In San Francisco, Teens Design a Living Room for High-Tech Learning at the Public Library

September 08, 2015
YOUmedia
By Kathleen Costanza

When teens enter The Mix at the San Francisco Public Library, 19-year-old Dayra Banales is quick to step up and offer a tour, walking visitors past a row of new computers and through studios filled with video and audio equipment. She knows just about every inch of the space—after all, she helped design it.

The Mix is a new 4,770-square-foot digital media center on the second floor of the city’s main library. The teen-only space opened in June after four years of planning guided by a group of teens called the Board of Advising Youth, or BAY. The 50 or so teens on the board entered the process at different points and in different ways. Collectively, they helped shape the space into a haven for digital learning.

The Mix is part of the YOUmedia Learning Lab Network, digital spaces for teens in libraries around the country that offer new media tools and dedicated space for teenagers within a traditional library setting. The spaces give young visitors, especially low-income teens, a place to access cutting-edge technology.

Jennifer Greenlee, the teen services coordinator, who led the BAY process, said involving young people in early planning was unique to The Mix. She said libraries in Nashville and Phoenix have since used the process for their own designs.

Greenlee said that for years, the main library and other branches have involved teens in collections or programming. When time came to upgrade the “teen corner” in the main branch, they wanted to use a similar approach for the entire design.

BYA member Robert Shi draws on an interactive wall.

BAY member Robert Shi draws on an interactive wall.

“We could see that the best results happened when teens were involved in decision making from the beginning,” she said.

Teens got involved at the outset by attending board meetings and advocating for funding. The $3.9 million space included funding from Institute of Museum and Library Services, the John D. and Catherine T. MacArthur Foundation, and Friends of the San Francisco Public Library.

“That was one of the best things about those early meetings, just advocating for this space,” said Marc Robert Wong, who was on the board for the last three years and graduated high school in the spring.

Over the next three years, the teens met Wednesdays to discuss big-picture concepts, furniture preferences, and myriad other details. Conversations began with how users wanted the space to feel. Later, they gave feedback on architects’ renderings and discussed how the space should function. One issue was whether The Mix would be open to all teens or just high school students.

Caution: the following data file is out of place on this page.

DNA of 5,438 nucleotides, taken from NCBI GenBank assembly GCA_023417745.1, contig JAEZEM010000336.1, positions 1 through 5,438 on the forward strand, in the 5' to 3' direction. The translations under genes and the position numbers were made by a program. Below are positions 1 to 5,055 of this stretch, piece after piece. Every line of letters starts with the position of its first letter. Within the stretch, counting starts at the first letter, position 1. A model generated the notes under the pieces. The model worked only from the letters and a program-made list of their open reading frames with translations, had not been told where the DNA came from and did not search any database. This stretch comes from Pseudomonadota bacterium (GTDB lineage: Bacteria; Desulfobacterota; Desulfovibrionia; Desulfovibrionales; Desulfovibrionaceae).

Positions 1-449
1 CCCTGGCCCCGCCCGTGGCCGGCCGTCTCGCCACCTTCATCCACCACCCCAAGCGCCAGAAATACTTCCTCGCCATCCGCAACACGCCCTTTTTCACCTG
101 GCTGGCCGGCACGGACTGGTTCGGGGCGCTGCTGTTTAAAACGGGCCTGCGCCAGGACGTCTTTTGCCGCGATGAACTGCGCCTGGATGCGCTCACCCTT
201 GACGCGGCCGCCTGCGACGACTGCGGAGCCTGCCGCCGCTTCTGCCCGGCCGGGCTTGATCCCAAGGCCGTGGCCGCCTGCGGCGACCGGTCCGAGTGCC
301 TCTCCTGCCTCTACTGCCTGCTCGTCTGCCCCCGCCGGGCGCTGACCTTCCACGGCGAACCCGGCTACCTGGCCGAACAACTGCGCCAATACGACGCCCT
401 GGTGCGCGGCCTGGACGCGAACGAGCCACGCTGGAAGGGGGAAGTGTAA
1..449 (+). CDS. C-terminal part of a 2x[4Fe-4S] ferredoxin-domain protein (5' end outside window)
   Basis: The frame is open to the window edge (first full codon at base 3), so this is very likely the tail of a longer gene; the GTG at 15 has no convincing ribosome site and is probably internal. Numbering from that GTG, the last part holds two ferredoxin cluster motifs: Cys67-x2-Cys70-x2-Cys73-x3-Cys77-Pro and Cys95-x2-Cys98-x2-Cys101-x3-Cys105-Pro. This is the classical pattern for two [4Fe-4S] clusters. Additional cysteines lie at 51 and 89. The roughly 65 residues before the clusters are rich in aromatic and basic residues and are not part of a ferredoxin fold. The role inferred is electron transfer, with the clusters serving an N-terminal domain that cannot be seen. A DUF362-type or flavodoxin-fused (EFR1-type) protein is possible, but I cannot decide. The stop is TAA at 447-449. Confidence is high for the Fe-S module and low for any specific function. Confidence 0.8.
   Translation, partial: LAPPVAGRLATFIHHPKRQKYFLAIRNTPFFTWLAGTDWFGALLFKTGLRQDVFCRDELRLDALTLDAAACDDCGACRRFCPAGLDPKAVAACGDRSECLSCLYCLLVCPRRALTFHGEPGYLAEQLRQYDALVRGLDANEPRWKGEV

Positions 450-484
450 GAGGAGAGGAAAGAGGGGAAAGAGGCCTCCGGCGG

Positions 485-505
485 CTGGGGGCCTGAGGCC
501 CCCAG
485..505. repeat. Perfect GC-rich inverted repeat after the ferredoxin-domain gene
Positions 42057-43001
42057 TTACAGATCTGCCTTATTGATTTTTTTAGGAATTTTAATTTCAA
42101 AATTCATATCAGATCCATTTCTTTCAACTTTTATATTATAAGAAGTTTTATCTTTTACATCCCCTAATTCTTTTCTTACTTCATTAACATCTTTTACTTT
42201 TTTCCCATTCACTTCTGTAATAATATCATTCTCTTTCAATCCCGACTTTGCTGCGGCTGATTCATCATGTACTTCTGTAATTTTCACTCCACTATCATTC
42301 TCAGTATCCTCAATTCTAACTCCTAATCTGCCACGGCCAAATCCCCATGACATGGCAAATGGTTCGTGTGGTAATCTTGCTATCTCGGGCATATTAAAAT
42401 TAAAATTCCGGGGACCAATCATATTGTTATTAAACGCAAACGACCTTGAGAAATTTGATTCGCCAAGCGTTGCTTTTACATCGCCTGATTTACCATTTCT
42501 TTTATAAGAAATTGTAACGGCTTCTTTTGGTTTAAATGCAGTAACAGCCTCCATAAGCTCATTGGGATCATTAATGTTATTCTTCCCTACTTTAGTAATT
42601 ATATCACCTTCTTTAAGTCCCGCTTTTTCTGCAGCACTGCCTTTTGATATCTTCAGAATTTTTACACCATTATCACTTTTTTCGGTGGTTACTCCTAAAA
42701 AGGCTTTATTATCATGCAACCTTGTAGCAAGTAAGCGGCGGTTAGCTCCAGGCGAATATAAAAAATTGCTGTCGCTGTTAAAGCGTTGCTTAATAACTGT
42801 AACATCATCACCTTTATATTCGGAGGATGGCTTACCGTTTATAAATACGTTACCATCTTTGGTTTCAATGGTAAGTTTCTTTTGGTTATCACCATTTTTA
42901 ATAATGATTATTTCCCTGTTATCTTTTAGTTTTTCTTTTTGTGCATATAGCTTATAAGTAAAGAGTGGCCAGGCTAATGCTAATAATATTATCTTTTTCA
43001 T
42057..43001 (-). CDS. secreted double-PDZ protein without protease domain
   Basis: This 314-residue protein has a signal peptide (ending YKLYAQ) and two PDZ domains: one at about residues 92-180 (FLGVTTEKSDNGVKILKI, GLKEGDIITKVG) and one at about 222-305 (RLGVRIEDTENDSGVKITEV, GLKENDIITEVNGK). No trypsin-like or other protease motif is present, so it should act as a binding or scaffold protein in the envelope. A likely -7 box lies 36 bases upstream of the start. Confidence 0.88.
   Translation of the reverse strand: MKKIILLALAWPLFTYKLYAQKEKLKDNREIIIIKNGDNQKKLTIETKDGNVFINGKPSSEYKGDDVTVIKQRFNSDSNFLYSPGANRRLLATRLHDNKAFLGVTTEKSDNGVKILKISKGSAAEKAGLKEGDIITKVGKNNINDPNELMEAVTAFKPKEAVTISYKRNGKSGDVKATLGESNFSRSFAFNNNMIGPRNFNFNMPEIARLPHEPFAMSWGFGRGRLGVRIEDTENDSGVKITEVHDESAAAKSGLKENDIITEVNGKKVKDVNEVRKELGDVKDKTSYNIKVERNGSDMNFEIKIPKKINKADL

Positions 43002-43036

“It wasn’t like, ‘We’re going to make a decision, and then it’s going to go to the adults and they’re going to make the real decision,’ ” said Brad Levin, who got involved with the board last September. “Our decision would be final, and that’s why everyone was really passionate about it.”

The young advisers discussed programming and gave feedback on the new website. They also advocated for the space to have its own bathroom even though the plumbing was costly. Having input into those aspects of the design process was important, the teens said, to give them ownership of the space.

Construction crews brought the vision to life last summer and The Mix opened on June 18. Today, an interactive wall where people “draw” with their fingers (a BAY idea) welcomes visitors into the space. Teens can mix sounds along the row of new Macs and MIDI controllers, shoot videos with green screens, and record music in the soundproof audio booth. (“Before it opened we all went in there and screamed,” said Levin. “It’s really soundproof.”)

Teens have been filtering in all summer, curious to look around or attend events like how to use a rainbow loom or the basics of film production. Others do homework in nooks in the walls, check out iPads, or read graphic novels on the giant bean bags spread out in the “carpet garden,” a wide set of stairs next to the window.

On a Thursday in August, board member Robert Shi walked through the space for the first time. “It was like walking through the 3D models,” he said. “I wasn’t sure it was really going to come out like this.”

Klaine Justo, who became part of the board last fall, will be one of four paid youth ambassadors who will support those working in the space. The position is available to students at city colleges. She is still learning the ins and outs of the technology, and said her favorite place was the carpet garden, which doubles as a performance space and a place to hang out and play “Just Dance” on Xbox on Friday nights.

“I keep thinking about our grand-opening day, when Mayor Ed Lee gave a speech and said the space will serve as a living room for youth who don’t have living rooms,” she said. “I think that’s really true.”

Top photo: BAY members Klaine Justo and Chaz Bell check out a laptop.

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